Author’s Note: This review was originally published on September 6th, 2005. It’s important to note that “the first Musashi” was not a disaster of a game.
After the disaster of playing the first Musashi game on the PSX, I was rather annoyed hearing about the fact that the crazy haired samurai would be back in action on the PS2. After a few months of it’s release, a price drop, and some hard-earned game credit, I picked up Musahi: Samurai Legend and enjoyed it from start to finish. This game does have some serious flaws, however.
The biggest flaw of all has to be the sound, especially voice acting. Most of the characters in this game sound fine. They all have something unique, if not overly humorous, to say to you. Their good voice acting helps make them say their piece with more life. Most characters you’ll only hear a few times in the game. Musashi is the main character, so you’ll be hearing him the most, right? Right! So therefore, you’d think his voice would be the best, right? WRONG!! So wrong! While his attack sounds like “HIEE YAH!” and “RAAH!” didn’t bother me, his voice acting during the story does. Oh…my…lord…please make him shut up. Musashi talks and talks and talks and his voice is bad, bad, bad. Why they didn’t go with someone more fitting for his cool new look is way beyond me. I mean, look at him, he isn’t supposed to sound like a woman with a deep voice that emphasizes consonants! Squaresoft…you should know better than to include bad voice acting in the cast, but having the worst VA used for the main character? Bad Squaresoft! There isn’t even an option to turn it off or just have it in Japanese. Well enough of that crap, the rest of the sounds do their job. Slashes of swords, tornadoes blowing, and water trickling in the jungle sound fine.
Since we’re on the things that your ears will be listening to, let’s next focus on the music. The back of the game’s box says, “Rock to new music by the Surf Coasters.” …right. The only Surf Coasters rocking you’ll be doing is to one song. That’s right, there is only one song in the entire game, “Samurai Struck” created by the Surf Coasters. While it’s a good track, it basically sounds like the song “Wipe Out” that you are used to hearing when watching surfers. Even still, that’s probably not going to stop some Japanese anime fan boys from claiming how much they love the Surf Coasters. “Yeah, I like Japanese music better than American music! I like the Surf Coasters!” Anyway, the rest of the OST is good. There are multiple locations that all have their own song, and certain songs play during events. There are multiple tracks, but they aren’t as good as they could be.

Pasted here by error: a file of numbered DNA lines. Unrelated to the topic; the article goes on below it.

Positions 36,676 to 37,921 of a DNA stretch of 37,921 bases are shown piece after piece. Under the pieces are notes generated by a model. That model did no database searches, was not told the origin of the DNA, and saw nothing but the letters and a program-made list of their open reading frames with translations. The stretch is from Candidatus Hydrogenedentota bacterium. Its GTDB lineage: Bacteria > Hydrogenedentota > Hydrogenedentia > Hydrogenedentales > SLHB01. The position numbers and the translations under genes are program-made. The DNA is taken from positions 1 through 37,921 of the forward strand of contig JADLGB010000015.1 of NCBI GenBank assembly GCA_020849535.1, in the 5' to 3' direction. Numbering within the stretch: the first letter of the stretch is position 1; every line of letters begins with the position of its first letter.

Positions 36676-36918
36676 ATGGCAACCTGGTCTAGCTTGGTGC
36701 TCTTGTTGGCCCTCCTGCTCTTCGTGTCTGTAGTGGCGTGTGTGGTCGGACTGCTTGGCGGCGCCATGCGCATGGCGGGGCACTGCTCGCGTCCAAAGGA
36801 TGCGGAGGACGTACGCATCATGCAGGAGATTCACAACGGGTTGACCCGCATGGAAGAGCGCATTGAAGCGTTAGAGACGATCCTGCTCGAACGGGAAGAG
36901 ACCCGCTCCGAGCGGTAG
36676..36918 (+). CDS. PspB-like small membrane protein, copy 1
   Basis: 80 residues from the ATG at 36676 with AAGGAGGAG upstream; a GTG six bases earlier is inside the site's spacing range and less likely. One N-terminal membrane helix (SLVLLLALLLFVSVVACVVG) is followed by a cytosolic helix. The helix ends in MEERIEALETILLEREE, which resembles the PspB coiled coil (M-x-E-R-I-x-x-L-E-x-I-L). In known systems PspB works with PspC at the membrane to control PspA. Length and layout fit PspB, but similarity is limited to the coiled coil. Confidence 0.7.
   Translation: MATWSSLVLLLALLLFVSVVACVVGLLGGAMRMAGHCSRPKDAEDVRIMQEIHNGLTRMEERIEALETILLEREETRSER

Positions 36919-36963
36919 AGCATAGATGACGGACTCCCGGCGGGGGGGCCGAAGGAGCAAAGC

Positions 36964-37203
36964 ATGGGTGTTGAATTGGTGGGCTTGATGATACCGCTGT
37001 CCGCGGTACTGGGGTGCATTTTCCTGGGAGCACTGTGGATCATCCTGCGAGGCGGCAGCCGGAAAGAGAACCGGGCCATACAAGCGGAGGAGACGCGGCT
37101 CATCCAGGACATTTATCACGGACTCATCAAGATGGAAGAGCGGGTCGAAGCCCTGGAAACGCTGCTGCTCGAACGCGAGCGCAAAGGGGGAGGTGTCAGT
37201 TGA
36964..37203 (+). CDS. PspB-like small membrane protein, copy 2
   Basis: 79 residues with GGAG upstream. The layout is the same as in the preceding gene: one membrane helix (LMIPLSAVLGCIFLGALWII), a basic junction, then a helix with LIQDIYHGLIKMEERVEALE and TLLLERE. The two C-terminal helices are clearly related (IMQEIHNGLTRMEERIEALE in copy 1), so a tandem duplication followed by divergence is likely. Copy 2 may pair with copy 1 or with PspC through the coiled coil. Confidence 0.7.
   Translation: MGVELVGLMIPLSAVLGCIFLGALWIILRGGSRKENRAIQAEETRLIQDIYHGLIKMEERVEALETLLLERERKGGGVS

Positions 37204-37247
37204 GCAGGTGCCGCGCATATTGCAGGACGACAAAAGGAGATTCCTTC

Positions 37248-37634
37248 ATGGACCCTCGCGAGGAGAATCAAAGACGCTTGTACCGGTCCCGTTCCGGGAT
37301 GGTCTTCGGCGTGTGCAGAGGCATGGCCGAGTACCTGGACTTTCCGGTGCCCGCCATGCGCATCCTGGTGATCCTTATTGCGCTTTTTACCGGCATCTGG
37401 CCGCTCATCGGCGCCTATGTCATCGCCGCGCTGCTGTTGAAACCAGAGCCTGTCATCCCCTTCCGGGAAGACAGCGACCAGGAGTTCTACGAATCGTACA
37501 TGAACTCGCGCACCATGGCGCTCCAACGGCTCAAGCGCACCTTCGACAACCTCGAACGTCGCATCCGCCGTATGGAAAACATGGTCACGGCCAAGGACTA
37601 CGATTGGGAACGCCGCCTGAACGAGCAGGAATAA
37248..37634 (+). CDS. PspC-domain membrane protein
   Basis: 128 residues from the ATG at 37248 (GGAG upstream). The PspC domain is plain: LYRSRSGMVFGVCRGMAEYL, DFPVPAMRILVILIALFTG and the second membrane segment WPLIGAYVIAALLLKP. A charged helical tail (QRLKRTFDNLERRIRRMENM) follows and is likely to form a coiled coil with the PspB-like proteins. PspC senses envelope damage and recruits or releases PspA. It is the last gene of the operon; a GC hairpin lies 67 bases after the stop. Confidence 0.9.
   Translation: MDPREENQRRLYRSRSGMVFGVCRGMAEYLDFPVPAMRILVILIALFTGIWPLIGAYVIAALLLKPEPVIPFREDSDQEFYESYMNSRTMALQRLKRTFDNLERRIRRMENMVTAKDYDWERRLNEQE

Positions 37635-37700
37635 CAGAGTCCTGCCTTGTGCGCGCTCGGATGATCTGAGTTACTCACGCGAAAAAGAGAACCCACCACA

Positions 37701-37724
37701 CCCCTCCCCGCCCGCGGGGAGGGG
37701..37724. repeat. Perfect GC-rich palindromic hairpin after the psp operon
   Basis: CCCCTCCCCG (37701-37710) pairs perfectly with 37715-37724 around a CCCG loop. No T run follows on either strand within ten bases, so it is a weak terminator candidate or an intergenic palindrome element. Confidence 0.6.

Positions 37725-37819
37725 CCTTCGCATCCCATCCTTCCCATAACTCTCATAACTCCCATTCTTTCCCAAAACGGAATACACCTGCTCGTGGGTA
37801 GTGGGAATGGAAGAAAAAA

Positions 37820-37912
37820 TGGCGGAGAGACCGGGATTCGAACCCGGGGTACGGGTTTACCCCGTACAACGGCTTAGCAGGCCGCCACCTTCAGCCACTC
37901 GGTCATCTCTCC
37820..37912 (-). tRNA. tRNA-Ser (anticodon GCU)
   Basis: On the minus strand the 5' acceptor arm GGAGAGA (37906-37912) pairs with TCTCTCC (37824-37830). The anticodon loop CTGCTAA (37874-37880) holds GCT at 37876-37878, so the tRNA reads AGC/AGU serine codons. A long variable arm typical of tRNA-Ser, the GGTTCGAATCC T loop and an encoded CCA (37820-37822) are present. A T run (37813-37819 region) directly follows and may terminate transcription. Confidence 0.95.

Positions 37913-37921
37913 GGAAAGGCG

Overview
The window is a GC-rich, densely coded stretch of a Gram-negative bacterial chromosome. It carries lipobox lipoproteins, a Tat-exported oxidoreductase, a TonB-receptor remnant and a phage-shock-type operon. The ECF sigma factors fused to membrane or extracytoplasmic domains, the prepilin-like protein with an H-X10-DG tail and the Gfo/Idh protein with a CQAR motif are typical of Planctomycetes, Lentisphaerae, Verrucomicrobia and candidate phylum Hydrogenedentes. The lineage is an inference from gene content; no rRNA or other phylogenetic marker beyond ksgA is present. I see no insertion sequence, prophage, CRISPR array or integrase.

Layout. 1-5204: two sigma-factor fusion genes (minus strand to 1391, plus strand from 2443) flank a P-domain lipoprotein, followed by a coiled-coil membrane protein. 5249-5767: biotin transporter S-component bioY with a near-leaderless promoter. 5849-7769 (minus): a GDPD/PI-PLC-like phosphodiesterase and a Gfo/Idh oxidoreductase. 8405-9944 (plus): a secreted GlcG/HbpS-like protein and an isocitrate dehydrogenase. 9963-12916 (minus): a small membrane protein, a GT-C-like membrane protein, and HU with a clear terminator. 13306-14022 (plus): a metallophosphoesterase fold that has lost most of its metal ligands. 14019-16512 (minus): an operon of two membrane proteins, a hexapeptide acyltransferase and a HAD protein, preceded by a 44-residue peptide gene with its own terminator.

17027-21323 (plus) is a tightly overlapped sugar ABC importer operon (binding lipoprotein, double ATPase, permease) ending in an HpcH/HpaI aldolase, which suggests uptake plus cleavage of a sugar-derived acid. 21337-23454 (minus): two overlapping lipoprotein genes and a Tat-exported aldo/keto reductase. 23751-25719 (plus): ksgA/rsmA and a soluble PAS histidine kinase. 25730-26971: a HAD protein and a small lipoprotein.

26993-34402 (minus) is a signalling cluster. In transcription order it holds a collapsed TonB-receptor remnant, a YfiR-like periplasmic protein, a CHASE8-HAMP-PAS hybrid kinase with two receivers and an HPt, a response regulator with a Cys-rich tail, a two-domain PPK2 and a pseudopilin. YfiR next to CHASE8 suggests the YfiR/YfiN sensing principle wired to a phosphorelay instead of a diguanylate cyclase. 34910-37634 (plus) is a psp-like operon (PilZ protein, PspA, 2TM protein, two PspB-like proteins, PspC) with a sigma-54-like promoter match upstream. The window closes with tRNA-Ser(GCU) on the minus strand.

The story and characters involved in the story is another one of the games flaws. A master swordsman and CEO named Gandrake have created the nebulium engine. The advanced technology was nice at first, but like most corporations, Gandrake took things too far and wanted to dominate the world. He ended up enslaving the Mystics from the Antheum, a flying ship that runs off of the same fuel of the nebuilium engine, because of their ability to use magic which enhances nebulite power. Princess Mycella summoned Musashi to save her people, but Mycella was taken away before he could receive his mission from Mycella. After receiving instructions from Master Mew, Musashi vows to save the princess so he can get back home. It sounds light-hearted, and it is overall, but it’s just…missing the development that’d make it more enjoyable. I mean, I did enjoy the story, but not as much as I could have. It might have been due to the characters lack of development as well. Musashi is the only you get to learn anything about, and while interesting, I would have loved to learn more about the five maidens, Master Mew, and all the other NPC’s that populate the Antheum. The characters are just there…doing their own thing throughout the entire game. They usually say the same old thing when you talk to them. The villains are the same way. While they do say fun things, you still get to learn nothing about them with the exception of Gandrake and his right hand, Clochette. Heck, you learn everything about Gandrake during the end of the game. I guess that’s the game’s “plot twist.” It’s interesting, but as I said, I felt development was lacking.